*1/2 (out of four)
At last, Salt-N-Pepa’s “Let’s Talk About Sex” has been sung the way it was meant to be performed: by a group of randy, British senior citizens.
There’s nothing wrong with that community acknowledging the aspects of their lives that aren’t often discussed. However, the characters in the painfully cutesy “Unfinished Song” don’t talk about sex. They just sing and giggle about it, and writer-director Paul Andrew Williams treats the subject matter with no more maturity or honesty than the people who supposedly assume that libidos have no place in the twilight years.
Terence Stamp (General Zod in “Superman” and “Superman II”) stars as Arthur, who spends most of his time waiting outside buildings looking unhappy. This includes killing time while his wife Marion (Vanessa Redgrave) participates in a seniors’ choir reminiscent of the misguided 2007 doc “Young At Heart.” Marion’s group sings material like Gnarls Barkley’s “Crazy” and is directed by Elizabeth (Gemma Arterton of “Hansel and Gretel: Witch Hunters”), a volunteer who teaches teenagers by day and, as she says, “even rowdier seniors at night.” You can see where this is going.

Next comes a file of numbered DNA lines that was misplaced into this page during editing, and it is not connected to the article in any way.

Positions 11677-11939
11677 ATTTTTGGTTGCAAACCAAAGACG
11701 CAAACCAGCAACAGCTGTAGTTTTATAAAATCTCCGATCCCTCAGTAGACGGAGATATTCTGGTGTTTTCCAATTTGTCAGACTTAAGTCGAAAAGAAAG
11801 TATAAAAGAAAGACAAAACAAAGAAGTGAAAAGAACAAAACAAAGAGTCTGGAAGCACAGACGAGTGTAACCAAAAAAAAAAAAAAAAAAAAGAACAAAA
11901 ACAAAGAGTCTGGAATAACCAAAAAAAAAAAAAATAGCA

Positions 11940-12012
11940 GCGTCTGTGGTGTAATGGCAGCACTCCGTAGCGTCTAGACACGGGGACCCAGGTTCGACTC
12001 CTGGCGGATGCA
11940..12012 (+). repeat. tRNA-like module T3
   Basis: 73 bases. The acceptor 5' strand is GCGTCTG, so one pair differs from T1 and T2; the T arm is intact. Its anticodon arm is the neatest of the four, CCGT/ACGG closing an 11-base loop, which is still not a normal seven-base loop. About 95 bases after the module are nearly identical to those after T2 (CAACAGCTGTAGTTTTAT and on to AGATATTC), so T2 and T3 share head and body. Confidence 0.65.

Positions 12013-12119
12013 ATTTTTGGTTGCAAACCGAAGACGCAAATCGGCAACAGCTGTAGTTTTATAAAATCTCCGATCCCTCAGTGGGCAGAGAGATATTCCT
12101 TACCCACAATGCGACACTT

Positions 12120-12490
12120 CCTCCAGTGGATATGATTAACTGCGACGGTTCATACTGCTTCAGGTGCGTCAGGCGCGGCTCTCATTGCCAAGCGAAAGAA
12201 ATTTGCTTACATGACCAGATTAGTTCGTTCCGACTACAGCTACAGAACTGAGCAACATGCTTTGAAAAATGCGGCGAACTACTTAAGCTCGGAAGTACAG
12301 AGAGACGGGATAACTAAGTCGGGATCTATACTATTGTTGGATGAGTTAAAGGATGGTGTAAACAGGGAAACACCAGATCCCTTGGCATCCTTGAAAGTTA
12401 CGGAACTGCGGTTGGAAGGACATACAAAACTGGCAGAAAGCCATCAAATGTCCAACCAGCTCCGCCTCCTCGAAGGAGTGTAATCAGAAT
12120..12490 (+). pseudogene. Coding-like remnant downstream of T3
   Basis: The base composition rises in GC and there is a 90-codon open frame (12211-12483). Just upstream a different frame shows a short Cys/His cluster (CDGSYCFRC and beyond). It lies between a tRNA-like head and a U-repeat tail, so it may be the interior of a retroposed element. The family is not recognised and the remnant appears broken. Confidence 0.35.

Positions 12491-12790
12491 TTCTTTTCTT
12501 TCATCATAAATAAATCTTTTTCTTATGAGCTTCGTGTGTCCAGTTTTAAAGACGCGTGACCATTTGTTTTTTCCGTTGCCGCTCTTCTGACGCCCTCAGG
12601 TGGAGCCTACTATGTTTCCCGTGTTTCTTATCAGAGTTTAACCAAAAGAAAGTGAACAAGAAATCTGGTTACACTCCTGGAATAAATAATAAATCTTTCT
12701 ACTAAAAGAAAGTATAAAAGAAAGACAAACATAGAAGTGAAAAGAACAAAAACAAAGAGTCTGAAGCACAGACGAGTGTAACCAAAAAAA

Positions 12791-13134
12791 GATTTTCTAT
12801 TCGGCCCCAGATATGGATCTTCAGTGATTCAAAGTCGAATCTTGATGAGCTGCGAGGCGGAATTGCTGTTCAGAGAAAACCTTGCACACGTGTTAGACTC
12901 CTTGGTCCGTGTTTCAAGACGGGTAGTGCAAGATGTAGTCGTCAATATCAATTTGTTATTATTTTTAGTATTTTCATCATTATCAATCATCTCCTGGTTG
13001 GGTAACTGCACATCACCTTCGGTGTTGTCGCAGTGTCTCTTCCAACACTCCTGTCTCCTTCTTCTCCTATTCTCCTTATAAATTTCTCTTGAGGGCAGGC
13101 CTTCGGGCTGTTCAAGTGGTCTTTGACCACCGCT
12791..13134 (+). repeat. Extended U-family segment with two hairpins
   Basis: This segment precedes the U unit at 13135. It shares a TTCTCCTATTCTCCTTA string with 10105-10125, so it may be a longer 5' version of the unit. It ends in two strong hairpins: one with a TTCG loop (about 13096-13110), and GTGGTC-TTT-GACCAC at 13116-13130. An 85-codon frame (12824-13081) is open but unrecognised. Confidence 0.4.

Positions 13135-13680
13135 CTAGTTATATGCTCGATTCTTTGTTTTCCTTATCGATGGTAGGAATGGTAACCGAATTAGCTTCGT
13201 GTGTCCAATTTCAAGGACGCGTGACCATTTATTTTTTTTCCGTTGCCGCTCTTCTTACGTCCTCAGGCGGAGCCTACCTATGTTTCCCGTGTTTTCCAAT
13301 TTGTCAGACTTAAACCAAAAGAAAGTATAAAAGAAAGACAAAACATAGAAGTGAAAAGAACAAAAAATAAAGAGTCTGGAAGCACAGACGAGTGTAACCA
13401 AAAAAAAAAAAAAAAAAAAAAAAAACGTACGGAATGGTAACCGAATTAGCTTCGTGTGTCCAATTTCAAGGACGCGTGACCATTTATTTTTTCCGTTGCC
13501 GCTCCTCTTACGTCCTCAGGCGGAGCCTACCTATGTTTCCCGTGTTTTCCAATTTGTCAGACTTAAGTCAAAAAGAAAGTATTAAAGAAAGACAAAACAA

Despite Marion’s cancer returning and “Song” containing a painful plotline about a husband confronting his wife’s imminent death, the film often emphasizes shenanigans like a choir member propositioning a judge so he’ll advance them to the next level of a competition and Elizabeth dressing up her singers in heavy metal attire to sing Motorhead. On screen, it looks as unsettling as pets unhappily forced into costumes on Halloween.
Unlike “Quartet,” Dustin Hoffman’s dopey dramedy about veteran singers who we never saw sing, “Song” does feature numerous musical performances. Arthur’s song—come on, you knew he'd get in on the action—is a heartbreaker. Rather than the stripped-down reality of Michael Haneke’s “Amour,” though, Williams aims for zany and strikes out constantly. He also depicts Elizabeth as a neurotic mess, as if that’s the only way pretty single women can be drawn on film. Yet the filmmaker does little to pay attention to her personal life.
“Unfinished Song” tries to touch on a father reconnecting with his son (Christopher Eccleston) but forgets to address what separated them in the first place. It’s too tickled by the singers, who are rarely developed beyond “the horny woman,” “the black guy,” etc., belting “Love Shack” and Arthur expressing distaste for “hoppity-hop.” Don’t cue the tears; just the montage.
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